The “start-up dream” is PhD’s nightmare

It looks to me that this decade started the “start-up dream” madness. Have a wonderful, original idea, possibly one you can turn into an app, and become millionaire. Of course, one of the best way to do this is through a successful PhD: study something intensely for 3-4 years, use your unique knowledge to develop a successful product and sell it. Although this attracts lots of young people to science, this approach is wrong. And stressful of course, otherwise I wouldn’t write about it here!

I am a PhD student in material engineering, working on a material that could potentially be used in our everyday cars. After my research, it seems that this material is not that worthy, and there might be better alternatives for cars. It took me a while to understand that this is also an extremely important result! Of course, I won’t found a start-up and make millions out of this material. But warning people “hey, don’t use this stuff in cars or planes, or they might crash!” is incredibly useful to society as well. In the first case, you make a lot of money. In the other case, you can potentially save lives. And I know, everyone wants to get rich; but if we chose science, it’s not really for the money, isn’t it? The way to find satisfaction in academia is to recognise the immense intrinsic value of our work, even if the monetary recognition is rarely distributed accordingly.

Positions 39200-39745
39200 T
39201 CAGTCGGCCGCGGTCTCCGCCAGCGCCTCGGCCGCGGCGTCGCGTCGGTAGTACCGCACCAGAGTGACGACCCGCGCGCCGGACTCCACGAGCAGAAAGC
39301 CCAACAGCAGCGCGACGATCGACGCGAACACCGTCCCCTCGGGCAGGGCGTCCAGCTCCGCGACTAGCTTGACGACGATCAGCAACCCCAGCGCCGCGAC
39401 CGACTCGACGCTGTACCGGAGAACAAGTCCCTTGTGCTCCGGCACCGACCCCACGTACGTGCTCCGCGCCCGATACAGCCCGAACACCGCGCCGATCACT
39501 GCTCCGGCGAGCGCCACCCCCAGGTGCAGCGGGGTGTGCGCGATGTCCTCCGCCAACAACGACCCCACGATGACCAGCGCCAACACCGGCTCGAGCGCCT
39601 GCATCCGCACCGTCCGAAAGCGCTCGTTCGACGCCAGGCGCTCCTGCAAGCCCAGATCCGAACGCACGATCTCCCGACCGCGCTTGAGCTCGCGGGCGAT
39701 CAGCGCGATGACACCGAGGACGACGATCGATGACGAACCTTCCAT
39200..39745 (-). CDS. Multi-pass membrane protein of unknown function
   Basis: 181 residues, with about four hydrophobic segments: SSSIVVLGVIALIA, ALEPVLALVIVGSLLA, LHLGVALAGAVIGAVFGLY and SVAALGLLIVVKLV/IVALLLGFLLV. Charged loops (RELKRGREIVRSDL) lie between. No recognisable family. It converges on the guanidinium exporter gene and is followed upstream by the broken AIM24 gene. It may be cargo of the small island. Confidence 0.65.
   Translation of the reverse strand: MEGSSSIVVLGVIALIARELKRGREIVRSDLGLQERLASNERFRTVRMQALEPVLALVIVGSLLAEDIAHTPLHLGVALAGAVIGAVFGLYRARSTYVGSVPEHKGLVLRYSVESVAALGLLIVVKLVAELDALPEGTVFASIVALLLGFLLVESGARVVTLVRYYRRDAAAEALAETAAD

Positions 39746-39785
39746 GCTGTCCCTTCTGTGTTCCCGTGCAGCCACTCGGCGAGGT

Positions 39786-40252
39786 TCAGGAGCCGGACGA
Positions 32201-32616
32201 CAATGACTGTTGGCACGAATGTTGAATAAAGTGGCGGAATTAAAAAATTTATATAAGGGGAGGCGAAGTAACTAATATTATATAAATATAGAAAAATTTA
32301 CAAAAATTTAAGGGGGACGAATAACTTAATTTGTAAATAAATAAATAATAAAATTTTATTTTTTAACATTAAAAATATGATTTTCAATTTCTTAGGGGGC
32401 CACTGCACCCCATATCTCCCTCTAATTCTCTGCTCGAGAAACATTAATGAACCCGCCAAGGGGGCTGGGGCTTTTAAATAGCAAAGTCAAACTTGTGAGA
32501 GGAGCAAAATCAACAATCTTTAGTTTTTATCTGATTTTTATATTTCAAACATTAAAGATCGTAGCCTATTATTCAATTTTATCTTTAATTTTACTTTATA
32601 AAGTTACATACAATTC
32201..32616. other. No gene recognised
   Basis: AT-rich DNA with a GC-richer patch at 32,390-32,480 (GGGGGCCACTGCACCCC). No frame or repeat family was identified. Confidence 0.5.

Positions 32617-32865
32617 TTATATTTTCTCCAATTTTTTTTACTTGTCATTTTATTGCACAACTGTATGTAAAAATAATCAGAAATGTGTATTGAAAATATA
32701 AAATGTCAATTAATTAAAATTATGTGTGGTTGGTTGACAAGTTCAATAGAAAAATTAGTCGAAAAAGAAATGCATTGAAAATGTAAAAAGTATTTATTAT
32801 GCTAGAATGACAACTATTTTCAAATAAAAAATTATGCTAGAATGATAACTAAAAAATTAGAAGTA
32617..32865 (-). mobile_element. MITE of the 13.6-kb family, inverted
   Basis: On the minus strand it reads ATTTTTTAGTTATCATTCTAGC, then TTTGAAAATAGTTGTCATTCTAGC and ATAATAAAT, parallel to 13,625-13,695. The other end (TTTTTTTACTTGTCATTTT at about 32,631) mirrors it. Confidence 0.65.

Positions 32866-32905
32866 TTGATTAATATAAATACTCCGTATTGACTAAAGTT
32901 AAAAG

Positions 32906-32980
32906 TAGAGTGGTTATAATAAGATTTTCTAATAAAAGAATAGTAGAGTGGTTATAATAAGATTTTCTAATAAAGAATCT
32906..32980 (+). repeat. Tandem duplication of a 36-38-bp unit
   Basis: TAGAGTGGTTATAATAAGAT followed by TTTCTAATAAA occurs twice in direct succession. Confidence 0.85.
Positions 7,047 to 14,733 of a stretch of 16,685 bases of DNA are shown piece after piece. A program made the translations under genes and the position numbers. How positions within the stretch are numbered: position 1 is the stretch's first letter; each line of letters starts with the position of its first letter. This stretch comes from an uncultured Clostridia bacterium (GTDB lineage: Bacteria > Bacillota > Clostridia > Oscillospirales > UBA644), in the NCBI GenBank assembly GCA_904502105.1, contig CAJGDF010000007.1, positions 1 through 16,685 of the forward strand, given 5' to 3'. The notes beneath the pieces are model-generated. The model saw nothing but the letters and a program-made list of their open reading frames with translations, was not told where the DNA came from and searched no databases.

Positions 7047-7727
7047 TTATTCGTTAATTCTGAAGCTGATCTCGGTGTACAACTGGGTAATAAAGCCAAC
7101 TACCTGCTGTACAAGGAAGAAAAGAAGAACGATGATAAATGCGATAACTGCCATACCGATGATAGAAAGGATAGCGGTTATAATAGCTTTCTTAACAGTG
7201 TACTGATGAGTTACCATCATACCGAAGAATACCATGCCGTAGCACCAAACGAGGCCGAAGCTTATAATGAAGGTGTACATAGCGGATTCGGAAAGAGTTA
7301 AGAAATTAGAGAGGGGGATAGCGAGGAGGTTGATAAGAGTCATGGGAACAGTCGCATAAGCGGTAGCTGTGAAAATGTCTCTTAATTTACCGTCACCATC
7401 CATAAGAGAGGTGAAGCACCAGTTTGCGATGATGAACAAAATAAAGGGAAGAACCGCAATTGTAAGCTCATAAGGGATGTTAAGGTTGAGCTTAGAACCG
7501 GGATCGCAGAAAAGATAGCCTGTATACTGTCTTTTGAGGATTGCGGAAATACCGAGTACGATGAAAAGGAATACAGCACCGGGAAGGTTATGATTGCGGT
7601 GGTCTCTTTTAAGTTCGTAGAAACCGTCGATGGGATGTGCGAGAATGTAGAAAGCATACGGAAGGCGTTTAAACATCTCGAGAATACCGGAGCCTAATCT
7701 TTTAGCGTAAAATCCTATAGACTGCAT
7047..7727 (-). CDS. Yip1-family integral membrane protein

In addition, finding out a technology isn’t worth pursuing or it’s even dangerous, it’s not only important, but necessary. The start-up dream made us researchers forgot that behind a successful technology there are tens of unworthy ones. The road to success is not a straight line: we have to try different paths, many of which will be dead ends. And with “we” I mean us researchers, as part of a bigger society.

Therefore, dear stressed PhD student, here’s a secret: most likely, your supervisors are aware of what I wrote above, and do not expect you to found a start-up. If you show a material is not good, that’s a good job! If you show a model does not work, and you can explain why, that’s a good job! And going even further: if you show how the problems you encountered could be solved by others, that’s an excellent job!

And finally: if a technology proves not to be good, it’s not your fault! But that’s a topic for another post…


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